The Thunder would come out in the second half of the game more determined and looking like the team that had got themselves to the final. They controlled the ice with accurate passing, incredible position play and fantastic goaltending that had the crowd on their feet.

“Our goalies stood on their heads all weekend,” said Quesnel Thunder team manager Mike Ernst. “Jackson [Boychuk] made a couple of incredible saves today that I’m still not even quite sure how he did them.”

With the third period winding down and the Thunder still seemingly in control, holding a 3-2 lead victory for the home team seemed assured. However, the Cougars still had some life left in them, and with one minute to go in the game, they pounced on an opportunity, scoring and sending the game into overtime.

The overtime period saw both teams have their chances to send their opponents home with a slightly less precious medal, but in the end, the hockey gods decided this game was going to be settled in a three-round shootout.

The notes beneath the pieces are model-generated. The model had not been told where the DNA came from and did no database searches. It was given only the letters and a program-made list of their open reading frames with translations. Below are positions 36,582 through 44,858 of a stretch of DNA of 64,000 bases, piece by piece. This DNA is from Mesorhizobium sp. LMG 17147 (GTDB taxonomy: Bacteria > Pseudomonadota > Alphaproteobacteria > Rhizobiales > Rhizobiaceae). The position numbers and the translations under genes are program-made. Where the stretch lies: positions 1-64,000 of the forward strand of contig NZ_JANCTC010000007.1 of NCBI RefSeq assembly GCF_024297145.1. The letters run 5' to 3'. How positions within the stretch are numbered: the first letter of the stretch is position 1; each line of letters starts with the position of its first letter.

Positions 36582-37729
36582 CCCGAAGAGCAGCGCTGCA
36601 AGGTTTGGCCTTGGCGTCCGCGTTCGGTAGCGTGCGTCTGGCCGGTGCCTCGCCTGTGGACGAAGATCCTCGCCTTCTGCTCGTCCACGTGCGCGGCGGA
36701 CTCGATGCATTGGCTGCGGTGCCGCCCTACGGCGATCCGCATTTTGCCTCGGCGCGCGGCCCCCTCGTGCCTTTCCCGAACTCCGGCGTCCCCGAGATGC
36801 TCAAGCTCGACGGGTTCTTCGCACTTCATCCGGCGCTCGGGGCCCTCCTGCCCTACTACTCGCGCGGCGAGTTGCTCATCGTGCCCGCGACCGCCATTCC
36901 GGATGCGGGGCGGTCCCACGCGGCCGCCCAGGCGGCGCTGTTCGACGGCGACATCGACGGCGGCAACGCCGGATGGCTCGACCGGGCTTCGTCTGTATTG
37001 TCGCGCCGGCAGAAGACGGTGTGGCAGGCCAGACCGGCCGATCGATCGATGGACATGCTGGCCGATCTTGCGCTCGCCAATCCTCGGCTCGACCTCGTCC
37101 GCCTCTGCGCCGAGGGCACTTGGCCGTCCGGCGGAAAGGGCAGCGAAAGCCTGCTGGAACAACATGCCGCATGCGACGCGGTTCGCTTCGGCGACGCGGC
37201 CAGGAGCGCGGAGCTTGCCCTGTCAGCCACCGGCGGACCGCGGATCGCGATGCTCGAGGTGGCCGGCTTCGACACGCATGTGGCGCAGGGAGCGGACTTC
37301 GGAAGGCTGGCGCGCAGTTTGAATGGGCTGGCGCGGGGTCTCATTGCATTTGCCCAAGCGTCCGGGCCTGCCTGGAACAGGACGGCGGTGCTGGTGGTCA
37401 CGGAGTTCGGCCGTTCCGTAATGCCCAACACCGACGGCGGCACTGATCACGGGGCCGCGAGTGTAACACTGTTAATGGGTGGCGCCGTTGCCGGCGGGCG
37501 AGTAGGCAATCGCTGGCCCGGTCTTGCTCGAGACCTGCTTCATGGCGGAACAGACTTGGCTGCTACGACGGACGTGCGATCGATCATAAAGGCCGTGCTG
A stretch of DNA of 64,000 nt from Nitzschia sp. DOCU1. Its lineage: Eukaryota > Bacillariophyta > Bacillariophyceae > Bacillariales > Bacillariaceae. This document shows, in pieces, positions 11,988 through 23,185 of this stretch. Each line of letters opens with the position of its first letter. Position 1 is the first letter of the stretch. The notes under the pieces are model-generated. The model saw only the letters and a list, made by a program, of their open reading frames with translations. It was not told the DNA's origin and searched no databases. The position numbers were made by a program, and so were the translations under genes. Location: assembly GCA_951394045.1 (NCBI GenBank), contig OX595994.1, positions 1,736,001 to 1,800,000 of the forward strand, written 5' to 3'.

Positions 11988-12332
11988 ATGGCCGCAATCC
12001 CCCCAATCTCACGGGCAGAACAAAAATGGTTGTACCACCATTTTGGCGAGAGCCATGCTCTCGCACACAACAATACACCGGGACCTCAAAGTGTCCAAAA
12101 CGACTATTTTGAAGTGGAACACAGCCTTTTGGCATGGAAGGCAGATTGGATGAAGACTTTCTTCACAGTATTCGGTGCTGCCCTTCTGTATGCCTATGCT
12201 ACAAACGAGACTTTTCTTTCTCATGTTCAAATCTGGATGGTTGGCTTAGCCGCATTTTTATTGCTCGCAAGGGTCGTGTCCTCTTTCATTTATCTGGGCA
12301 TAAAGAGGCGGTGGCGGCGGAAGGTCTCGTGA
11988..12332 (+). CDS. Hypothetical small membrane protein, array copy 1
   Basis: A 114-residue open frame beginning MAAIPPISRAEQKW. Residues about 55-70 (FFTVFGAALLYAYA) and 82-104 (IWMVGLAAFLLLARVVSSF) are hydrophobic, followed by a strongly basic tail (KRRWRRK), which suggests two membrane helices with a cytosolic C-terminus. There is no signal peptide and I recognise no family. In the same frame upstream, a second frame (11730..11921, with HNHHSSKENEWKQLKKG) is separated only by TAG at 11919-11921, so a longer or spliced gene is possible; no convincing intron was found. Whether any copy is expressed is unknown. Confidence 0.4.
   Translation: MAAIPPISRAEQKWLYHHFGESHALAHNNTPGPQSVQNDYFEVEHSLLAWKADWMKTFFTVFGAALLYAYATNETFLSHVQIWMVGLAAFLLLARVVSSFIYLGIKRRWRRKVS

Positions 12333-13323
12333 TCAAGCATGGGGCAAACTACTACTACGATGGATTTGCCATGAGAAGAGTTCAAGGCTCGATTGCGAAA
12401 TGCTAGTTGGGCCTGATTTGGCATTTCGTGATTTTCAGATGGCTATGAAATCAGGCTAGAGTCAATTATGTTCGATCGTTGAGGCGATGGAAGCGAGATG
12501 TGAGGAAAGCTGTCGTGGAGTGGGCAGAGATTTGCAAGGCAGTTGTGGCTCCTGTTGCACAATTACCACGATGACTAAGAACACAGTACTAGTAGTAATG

Is there anything more nerve-racking as a hockey fan than to watch a gold medal game come down to a shootout? Parents, fans and visiting teams stood in their seats and lined the boards in silent anticipation of the outcome.

Prince George was the first to shoot, and they scored. Quesnel responded with a goal of its own. The Cougars would miss their second shot, leaving the door open for the Thunder, who capitalized, taking the lead in the shootout, 2-1. With the game on the line, the Prince George shooter rang a wrist shot off the crossbar, sealing the victory for the home team. Cheers and applause filled the arena as members of the crowd felt their hearts start to beat again.